Austin Coding Academy
February 21, 2019
Share this blog:

Looking for your first web development job in Austin can seem extremely daunting. This is especially true if you are new to town and don’t have a built-in network of friends to help you get a foot in the door at a tech company.

But fear not! We’ve rounded up some great resources and events that can help you find a web development job in Austin. Take a look:

1. Go to Career Fairs

Career fairs are a great opportunity to get a feel for different companies. Unlike submitting an application and hoping you hear back from an employer, career fairs allow you to meet recruiters and managers in person.

Getting a little facetime gives you the opportunity to sharing your personality and enthusiasm with potential employers. This connection is much more valuable than all the stats listed in plethora of applications buried in their email folder.

2. Use Job Boards to Find Web Development Jobs in Austin

Of course you can always type “web development jobs in Austin” on Monster, LinkedIn, Indeed, and other popular job sites. But if you haven’t noticed yet, these sites are getting very saturated.

For more tailored results, here are the places to look:

For Web Designers and Developers:

For Web Developers:

3. Build Out Your Professional Network, Both Online and In Person

You might be surprised how often people land jobs through their network. The cliche “It’s not what you know but who you know” is so common for reason. Getting an awesome web development job in Austin means building your online network and going to meetups. If you’re already doing those things, kudos. You’re killing it!

However, if you’re new to the scene, here are some groups and meetups you should check out to start meeting other movers and shakers in Austin:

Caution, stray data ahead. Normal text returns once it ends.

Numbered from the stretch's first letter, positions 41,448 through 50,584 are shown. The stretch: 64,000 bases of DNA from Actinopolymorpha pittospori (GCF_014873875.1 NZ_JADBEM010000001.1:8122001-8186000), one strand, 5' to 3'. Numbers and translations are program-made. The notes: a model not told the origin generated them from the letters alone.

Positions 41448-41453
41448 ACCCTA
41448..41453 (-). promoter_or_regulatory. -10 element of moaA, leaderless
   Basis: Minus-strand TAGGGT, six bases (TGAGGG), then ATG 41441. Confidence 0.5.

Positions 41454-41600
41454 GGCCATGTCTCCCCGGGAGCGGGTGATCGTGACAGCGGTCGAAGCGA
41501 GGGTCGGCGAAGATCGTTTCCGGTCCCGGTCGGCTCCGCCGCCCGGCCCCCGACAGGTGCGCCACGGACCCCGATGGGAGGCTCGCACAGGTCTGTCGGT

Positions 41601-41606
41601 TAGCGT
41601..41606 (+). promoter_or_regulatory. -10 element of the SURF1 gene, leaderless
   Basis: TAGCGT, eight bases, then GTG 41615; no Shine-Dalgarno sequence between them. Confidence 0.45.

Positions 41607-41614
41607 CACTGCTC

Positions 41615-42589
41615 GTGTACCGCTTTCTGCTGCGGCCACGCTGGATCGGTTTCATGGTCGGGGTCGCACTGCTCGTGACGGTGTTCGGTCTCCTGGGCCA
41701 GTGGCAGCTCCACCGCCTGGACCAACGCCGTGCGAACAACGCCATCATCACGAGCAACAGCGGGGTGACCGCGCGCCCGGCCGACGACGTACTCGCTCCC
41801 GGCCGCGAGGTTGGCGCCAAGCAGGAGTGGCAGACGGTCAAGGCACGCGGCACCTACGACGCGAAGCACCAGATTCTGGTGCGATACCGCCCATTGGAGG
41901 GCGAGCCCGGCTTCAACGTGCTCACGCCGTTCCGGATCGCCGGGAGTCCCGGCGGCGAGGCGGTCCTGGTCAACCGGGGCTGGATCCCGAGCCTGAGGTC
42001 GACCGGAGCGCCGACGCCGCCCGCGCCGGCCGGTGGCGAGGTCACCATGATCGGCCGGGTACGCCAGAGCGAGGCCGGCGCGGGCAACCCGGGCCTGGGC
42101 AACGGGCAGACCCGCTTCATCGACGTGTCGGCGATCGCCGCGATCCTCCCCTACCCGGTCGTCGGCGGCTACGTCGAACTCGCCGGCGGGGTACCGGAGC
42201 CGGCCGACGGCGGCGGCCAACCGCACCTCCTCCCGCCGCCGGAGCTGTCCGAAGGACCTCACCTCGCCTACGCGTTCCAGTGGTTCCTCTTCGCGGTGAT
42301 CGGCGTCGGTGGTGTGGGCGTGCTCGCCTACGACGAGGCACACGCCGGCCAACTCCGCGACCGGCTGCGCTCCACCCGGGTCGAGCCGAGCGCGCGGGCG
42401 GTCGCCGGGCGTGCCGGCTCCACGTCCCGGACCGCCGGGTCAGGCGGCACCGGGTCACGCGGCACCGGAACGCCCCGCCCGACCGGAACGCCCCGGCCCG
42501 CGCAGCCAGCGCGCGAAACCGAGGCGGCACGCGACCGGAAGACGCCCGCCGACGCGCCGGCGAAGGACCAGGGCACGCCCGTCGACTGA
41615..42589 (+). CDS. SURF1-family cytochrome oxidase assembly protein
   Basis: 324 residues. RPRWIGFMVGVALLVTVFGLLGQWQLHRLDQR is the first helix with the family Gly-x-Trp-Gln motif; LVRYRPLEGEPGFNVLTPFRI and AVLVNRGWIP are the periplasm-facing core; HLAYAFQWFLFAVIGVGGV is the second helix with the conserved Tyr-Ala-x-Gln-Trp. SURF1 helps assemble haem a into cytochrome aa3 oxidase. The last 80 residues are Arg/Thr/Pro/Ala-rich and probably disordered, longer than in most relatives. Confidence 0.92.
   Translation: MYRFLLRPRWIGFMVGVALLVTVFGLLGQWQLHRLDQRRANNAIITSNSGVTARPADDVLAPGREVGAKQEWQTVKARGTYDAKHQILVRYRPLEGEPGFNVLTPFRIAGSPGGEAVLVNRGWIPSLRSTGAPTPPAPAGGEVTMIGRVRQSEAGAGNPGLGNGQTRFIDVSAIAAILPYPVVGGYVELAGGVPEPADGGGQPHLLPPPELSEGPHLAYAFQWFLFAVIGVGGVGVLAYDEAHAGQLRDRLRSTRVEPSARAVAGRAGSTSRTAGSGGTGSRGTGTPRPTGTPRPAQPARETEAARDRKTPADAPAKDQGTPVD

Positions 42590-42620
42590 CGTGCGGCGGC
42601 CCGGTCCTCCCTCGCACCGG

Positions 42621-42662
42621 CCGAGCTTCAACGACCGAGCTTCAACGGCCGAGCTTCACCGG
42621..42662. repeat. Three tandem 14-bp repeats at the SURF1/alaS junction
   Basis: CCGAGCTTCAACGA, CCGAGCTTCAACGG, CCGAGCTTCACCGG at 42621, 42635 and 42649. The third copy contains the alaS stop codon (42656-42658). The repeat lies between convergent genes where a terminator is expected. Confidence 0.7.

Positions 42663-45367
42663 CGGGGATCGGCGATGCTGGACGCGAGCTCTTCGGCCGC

4. Find a Mentor in the Industry

Now that you’re rubbing elbows in Austin’s development community and your LinkedIn network is growing, it’s time to find a mentor in the tech industry. But be careful not to be a phony; make sure you are building genuine relationships with people you trust and admire. When it comes to asking for help from a more established person in the industry, here’s a good rule of thumb: aim to add value first and ask for value second.

Once you feel like you’ve connected with someone in the industry, try experimenting with small asks until you can build up to asking for an in-person meetup over a coffee or a pint. Use this time to casually discuss your job search, your skill set, and provide insights about what kind of career opportunities you’re looking for. Their experience in the Austin tech scene can give you an inside track, especially when it comes to the interviewing process. They can also point you in the direction of more specialized events, meetups, online communities, or other resources that might help you on your path.

Here’s a great guide to connecting with possible mentors through social media.

5. Practice Mock Interviews and Questions

Once you have a mentor and have built a good rapport, you may want to ask to practice a mock interview with them. Most likely, you will stumble a few times and eat some humble pie, but this practice can be really helpful.

GitHub has a great resource of front-end developer interview questions. The internet is swimming with example questions and answers, so don’t be shy with your Googlin’ skills.

Here are two resources to get you started:

Bonus: Paid Internships

If you are still struggling to get your foot in the door, and are willing and able to put in another three months of “on-the-job” training, there are plenty of startups and tech companies (such as uShip, IBM, and Dell) that offer decent paid web development internships somewhere in the $25-$28/hour range. These companies use their internship pools for new hires, and most entry-level jobs are filled this way.

It’s a full-time job finding a job, and every little advantage helps. Doing these five things will help you position yourself for not only short-term gains, but long-term success.

Good luck, and may the function be with you.